Washington Nationals/ MLB

Big League Dreams: Girl with 3D-Printed Hand Has Ambitious Pitch

Sept. 11, 2017
A 7-year-old girl with a 3D-printed hand wants to throw out the first pitch in all 30 major league ballparks. And she just might do it. UPDATE: Hailey will be throwing out the first pitch at the World Series Game 4!

In 2015, precocious 5-year-old Hailey Dawson won our hearts by throwing out the first pitch at a Baltimore Orioles game with her 3D-printed prosthetic hand.

The pitch one-hopped to her favorite player Manny Machado. This past June, the now 7-year-old Las Vegas girl tossed the first pitch at Nationals Park in Washington, D.C. to Bryce Harper, a fellow phenom from Las Vegas.

After the game in the car, Hailey asked, "What team am I throwing the pitch out for next?" her mother Yong Dawson recalls.

The family got to talking and wondered if anyone has thrown the ceremonial first pitch in every Major League park. Her brother Zach, who stood by her during both first pitches, discovered a man born without arms named Tom Willis, has used his foot to throw out the first pitch at 24 stadiums Hailey would need just 23 more to break the Guinness record. There are 30 teams overall.

Yong planned to spend all next summer writing to each team.

"I thought it was going to take years," Dawson says.

Instead it took hours.

Bleacher Report saw a picture of Hailey on Instagram and contacted the Dawson family to publicize the plan. The post went viral on Twitter and on Sep. 7 and by Friday afternoon, nearly every teams' official Twitter account invited Hailey to their ballpark.

She was born with the very rare Poland Syndrome, so the middle three digits on her right hand are underdeveloped. The 3D-printed Flexy-Hand 2 slides over her hand like a glove, and various wrist movements can control her robotic fingers via fishing line.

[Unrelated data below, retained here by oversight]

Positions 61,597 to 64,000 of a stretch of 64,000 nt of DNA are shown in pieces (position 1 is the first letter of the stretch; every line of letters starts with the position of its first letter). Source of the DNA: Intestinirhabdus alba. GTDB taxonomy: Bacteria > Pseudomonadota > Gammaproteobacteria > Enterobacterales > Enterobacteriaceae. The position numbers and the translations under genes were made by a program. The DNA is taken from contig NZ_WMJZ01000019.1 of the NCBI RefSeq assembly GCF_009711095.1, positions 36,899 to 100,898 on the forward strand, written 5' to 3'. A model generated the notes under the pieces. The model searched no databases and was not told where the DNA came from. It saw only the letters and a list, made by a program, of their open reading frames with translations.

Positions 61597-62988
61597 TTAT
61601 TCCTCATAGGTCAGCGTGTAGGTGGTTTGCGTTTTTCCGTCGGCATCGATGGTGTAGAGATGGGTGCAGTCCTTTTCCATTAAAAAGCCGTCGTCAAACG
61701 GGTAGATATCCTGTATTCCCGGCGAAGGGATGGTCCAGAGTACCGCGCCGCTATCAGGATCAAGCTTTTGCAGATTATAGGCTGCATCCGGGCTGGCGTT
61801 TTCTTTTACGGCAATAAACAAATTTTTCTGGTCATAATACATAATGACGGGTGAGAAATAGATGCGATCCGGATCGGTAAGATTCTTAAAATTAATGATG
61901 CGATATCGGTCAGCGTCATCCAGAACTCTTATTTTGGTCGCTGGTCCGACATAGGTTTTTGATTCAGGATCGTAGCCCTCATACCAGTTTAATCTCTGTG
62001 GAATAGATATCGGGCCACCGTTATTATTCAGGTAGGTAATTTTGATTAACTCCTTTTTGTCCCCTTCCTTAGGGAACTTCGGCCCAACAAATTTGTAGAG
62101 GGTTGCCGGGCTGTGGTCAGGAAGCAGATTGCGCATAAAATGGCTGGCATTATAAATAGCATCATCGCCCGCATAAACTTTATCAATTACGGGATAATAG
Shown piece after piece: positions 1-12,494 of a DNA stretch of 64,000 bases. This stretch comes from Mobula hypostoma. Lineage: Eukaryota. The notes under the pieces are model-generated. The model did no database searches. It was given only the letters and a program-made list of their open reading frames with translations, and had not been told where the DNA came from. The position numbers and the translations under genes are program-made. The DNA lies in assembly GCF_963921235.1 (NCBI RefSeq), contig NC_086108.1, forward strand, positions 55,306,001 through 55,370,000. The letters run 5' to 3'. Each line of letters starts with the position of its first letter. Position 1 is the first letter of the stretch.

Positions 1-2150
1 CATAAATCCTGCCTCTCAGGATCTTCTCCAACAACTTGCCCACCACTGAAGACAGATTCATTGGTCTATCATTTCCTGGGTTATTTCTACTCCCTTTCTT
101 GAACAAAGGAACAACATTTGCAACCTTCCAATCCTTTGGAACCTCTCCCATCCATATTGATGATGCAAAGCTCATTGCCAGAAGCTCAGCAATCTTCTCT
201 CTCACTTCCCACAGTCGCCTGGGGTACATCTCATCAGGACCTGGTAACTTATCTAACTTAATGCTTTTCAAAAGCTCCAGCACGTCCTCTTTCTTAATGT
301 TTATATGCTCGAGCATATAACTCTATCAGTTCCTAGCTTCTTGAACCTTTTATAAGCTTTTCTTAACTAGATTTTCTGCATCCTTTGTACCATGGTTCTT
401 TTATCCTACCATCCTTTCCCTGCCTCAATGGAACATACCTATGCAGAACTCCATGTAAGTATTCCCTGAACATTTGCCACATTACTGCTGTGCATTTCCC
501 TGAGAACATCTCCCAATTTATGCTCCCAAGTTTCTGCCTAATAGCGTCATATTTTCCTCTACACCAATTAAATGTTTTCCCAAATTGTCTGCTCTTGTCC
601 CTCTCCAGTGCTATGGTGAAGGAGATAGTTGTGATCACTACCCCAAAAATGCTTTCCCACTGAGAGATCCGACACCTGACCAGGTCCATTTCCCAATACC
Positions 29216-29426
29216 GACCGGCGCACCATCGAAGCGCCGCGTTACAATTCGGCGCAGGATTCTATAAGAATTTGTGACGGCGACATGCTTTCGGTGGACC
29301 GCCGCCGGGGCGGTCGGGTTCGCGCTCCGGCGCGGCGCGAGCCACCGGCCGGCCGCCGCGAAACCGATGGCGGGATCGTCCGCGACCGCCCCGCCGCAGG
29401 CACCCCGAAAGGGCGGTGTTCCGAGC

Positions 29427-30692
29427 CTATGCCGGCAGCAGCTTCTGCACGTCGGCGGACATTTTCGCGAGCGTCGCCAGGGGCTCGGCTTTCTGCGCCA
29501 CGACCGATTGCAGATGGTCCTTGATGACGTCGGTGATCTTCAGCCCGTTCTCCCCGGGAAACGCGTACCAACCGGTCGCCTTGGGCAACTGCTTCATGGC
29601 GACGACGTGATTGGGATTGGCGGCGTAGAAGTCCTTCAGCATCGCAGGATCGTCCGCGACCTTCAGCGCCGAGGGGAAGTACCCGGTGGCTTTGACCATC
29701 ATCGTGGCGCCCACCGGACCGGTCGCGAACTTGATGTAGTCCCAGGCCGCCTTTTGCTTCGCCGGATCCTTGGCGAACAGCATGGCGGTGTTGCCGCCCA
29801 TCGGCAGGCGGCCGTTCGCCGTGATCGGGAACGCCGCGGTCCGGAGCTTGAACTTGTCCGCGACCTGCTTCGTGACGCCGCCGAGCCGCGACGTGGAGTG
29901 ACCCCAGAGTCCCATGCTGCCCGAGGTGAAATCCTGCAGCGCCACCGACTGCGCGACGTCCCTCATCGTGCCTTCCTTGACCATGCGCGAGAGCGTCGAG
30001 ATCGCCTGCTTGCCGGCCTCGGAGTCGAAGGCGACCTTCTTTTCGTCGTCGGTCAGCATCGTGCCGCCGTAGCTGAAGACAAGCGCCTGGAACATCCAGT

The team used a Stratasys Fortus 250MC 3D printer, as well as a Lulzbot Taz 3D-printer. Normally, a prosthetic of this caliber would cost $20,000. And normally a child wouldn’t get one until they stop growing.

"To make this in a traditional manufacturing method would never be economical, since almost every one of these hands has to be customized a little bit to be useful," says UNLVprofessor Brendan O'Toole, who led the project. "To print the whole new hand and components was probably under $200 in material costs."

Hailey has at least six different prosthetics to choose from, including the Orioles and Nationals versions, according to her mood and clothes. Yong expects each team would want a new hand printed with their colors and logo, giving Hailey plenty of options to choose from.

While the second-grader doesn't wear the hand every day, or need it for school work, her mother says she notices a difference when she does.

"When she puts it on, you can see the difference in her confidence," Yong explains. "Socially it makes her feel better about herself. This just enhances what she has."

That's the same reason the non-profit Limbitless Solutions teamed with Robert Downey Jr. and Microsoft in 2015 to provide a 7-year-old boy with an Iron Man-themed bionic arm.

For her part, Hailey has also been a hero in the prosthetic community. Her story has led UNLV to help another girl get a  3D-printed hand, and the new viral story will only provide a brighter spotlight on 3D-printed prosthetics, helping to make them more available to anyone who needs one. And though Yong tries to tell her how much she's inspiring others, Hailey still doesn't quite get why so many people think she's such a big league idol.

"I'm just being me," Hailey responds.

We can only hope that, as her 3D-printed hand grows in size and sophistication, Hailey's attitude stays exactly the same.

About the Author

John Hitch | Editor, Fleet Maintenance

John Hitch, based out of Cleveland, Ohio, is the editor of Fleet Maintenance, a B2B magazine that addresses the service needs for all commercial vehicle makes and models (Classes 1-8), ranging from shop management strategies to the latest tools to enhance uptime.

He previously wrote about equipment and fleet operations and management for FleetOwner, and prior to that, manufacturing and advanced technology for IndustryWeek and New Equipment Digest. He is an award-winning journalist and former sonar technician aboard a nuclear-powered submarine where he served honorably aboard the fast-attack submarine USS Oklahoma City (SSN-723).